Let's Encrypt, Postfix and Multiple Domains

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#1 Tue, 06/05/2018 - 08:12
j2sw

Let's Encrypt, Postfix and Multiple Domains

I am trying to wrap my head around the proper way to do a let's encrypt for multiple domains in PostFix. It seems my current setup only has one cert for postfix. Every time I do a "copy to Postfix" it overwrites whatever was there last. This tends to generate messages for clients.

What is the proper way to fix this?

Say I have j2sw.com and startawisp.com. Both have different mail servers that need a cert. What is the proper way to have a cert for each? Hope this is clear enough.

Tue, 06/05/2018 - 11:16
andreychek

Howdy,

Yes, due to limitations in Postfix, you can only have one SSL certificate per IP address.

If you use multiple IP addresses, it would be possible to have more than one SSL certificate.

Otherwise, it's necessary to share one SSL certificate for all your users on that IP address.

-Eric

Tue, 06/05/2018 - 11:38
j2sw

so best practice would be to use a SSL cert for postfix for the hostname? And then any of the hosted virtual servers will be okay? Just tryin to walk through this in my head. For example, my host is vhost7. and I have j2sw.com. If I use mail.j2sw.com as a mail server, will it just use the vhost7 cert and be happy?

j2sw.com

Wed, 06/06/2018 - 20:09
tpnsolutions
tpnsolutions's picture

@j2sw,

Think about the way Gmail sets up things. When you sign up for their service and use a "custom domain" (paid service) it still uses "imap.gmail.com" and "smtp.gmail.com" (they have separate servers serving up each of the services). This way you are sharing a single TLS certificate rather than them delegating one specific for your domain.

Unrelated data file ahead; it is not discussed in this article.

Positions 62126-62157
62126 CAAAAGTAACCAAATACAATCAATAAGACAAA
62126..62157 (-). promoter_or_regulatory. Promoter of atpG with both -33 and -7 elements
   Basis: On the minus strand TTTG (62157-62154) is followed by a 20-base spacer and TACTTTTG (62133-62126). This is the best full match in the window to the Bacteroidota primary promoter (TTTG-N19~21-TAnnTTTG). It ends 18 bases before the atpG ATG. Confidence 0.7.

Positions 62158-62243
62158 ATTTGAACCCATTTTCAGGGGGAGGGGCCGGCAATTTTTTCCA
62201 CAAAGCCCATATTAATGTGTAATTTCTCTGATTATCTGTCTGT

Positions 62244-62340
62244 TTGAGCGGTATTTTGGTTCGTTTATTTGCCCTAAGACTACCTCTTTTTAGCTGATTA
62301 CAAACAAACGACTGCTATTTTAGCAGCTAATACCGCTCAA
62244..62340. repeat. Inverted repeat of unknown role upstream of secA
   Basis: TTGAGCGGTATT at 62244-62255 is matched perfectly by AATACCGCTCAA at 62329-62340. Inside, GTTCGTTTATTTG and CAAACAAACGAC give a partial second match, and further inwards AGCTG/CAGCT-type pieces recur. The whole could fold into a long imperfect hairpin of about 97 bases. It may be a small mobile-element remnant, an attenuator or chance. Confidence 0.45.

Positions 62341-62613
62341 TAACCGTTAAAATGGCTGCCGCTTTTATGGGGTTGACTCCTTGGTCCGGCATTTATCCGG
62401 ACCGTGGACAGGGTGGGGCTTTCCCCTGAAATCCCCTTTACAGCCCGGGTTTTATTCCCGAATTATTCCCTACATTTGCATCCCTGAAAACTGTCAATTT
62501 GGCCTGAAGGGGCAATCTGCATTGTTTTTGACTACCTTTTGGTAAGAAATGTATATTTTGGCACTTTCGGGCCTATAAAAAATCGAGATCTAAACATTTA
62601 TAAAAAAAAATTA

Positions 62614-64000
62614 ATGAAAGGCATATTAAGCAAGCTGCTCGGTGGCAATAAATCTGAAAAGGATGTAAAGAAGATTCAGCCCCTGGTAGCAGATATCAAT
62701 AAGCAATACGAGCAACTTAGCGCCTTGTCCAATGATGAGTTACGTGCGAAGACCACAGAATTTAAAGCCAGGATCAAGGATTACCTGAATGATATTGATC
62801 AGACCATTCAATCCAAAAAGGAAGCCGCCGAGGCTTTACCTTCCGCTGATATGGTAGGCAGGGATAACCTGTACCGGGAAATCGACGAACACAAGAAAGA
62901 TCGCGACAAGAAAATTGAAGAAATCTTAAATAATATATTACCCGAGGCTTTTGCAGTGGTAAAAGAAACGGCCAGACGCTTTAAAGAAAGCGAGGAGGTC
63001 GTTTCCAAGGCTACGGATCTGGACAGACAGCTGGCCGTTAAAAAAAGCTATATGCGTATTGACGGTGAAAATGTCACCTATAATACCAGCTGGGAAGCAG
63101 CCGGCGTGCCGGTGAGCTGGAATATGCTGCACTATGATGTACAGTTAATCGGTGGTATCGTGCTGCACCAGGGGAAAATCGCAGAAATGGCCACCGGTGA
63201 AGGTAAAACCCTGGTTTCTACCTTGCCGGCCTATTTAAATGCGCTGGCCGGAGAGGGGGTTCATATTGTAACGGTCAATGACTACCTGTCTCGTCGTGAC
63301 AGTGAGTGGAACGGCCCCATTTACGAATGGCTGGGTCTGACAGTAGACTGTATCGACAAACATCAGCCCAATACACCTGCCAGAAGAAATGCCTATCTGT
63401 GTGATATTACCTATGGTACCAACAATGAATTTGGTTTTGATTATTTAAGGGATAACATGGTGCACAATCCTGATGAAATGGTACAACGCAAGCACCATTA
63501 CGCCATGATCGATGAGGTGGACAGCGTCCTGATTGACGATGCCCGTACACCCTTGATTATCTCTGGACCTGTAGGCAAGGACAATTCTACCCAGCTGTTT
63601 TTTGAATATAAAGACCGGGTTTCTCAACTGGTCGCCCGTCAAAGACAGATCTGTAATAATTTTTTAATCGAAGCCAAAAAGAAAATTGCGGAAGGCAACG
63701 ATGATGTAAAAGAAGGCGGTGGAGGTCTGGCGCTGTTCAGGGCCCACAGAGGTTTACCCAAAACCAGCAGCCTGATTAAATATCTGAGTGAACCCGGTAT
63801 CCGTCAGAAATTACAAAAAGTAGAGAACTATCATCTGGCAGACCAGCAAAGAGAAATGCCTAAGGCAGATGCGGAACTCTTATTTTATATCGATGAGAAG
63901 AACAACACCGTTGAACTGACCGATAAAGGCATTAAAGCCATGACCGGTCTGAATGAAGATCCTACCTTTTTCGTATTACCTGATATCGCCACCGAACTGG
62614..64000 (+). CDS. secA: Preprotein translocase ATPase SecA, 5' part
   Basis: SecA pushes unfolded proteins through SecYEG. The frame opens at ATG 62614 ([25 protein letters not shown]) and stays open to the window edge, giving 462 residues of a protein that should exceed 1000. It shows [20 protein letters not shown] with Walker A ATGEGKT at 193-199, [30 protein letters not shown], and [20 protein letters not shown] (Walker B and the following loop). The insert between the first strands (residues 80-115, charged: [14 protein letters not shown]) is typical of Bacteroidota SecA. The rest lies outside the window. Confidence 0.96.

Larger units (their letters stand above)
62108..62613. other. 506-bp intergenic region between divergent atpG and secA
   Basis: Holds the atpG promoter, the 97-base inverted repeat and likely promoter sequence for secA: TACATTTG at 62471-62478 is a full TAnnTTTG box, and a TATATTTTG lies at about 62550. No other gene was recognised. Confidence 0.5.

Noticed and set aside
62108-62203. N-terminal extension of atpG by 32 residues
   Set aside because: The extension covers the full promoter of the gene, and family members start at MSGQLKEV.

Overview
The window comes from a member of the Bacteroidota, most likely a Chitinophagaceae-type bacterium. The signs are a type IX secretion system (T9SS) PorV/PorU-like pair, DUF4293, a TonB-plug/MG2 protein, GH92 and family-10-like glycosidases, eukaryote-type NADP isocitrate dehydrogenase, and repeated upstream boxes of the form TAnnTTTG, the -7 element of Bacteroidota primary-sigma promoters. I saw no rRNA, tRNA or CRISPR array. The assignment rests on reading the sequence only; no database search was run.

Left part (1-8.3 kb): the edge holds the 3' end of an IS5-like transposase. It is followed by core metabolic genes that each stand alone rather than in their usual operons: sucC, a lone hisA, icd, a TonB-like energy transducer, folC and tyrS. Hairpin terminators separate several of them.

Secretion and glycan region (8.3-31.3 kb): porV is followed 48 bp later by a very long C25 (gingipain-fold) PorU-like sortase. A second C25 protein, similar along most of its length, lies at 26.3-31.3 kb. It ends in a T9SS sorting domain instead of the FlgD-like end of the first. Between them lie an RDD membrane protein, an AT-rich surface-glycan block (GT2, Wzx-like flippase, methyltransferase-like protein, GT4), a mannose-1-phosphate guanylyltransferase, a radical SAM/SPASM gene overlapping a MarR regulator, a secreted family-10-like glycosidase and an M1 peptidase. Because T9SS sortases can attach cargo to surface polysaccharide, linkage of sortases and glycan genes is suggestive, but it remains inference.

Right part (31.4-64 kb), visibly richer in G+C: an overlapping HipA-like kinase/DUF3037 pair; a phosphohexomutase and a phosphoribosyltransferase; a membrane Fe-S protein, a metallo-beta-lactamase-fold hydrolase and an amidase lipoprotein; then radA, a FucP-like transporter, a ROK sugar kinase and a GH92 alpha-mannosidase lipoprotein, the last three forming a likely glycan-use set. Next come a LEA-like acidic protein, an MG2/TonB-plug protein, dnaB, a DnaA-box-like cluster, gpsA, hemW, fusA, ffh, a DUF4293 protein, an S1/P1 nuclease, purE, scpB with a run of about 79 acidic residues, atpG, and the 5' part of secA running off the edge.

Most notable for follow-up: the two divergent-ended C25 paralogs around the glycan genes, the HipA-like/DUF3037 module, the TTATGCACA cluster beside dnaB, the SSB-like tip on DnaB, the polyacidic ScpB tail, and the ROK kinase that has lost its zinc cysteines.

The best practices I recommend is setting up a hostname that you wish to use for email communication, then assign an SSL certificate to that domain, and copy it to both Postfix and Dovecot. This way for instance you could have "mail.server-hostname.com" with TLS support.

Once you've setup the above, each domain that is hosted would simply use "mail.server-hostname.com" to send and receive email.

If you have any further questions, feel free to drop me an email and we can setup a one-on-one session to go over things in greater detail.

Best Regards,
Peter Knowles | TPN Solutions
Email: pknowles@tpnsolutions.com | Skype: tpnassist
Thu, 04/04/2019 - 15:07 (Reply to #4)
sonoracomm

We used this method for years and it worked well, for the most part. The biggest problem I found was that when you migrate the customer domain to a new Virtualmin server (for example, we just retired Ubuntu Server 14.04) , their mail clients all 'broke'.

Ideally, we would use 'mail.theclientdomain.tld', with their own SSL cert that secures all services so that when their virtual server is migrated again to the next generation of (Virtualmin) server, it would all still 'just work'.

Supposedly, you can assign a static public IP to the virtual server and it will work just like this. I haven't been successful with that, so far...still workin' on it.

G

Thu, 07/25/2019 - 14:26
wdalmer

Postfix is not supporting SNI, but it is possible as simple "SNI" through Letsencrypt certificate.

For 5 domain like: dom1.example dom[2.5].example use LetsEnrypt with DNS names in it. So in this way one domain is MX which is used for communication betwen SMTP server -> to external server and vice versa. Other domain names , certificate DNS names, can be used for ssl configuration between clients and mail server (pop3s, Imaps, SMTPS)

Checked on 5 different domains on one Postfix server.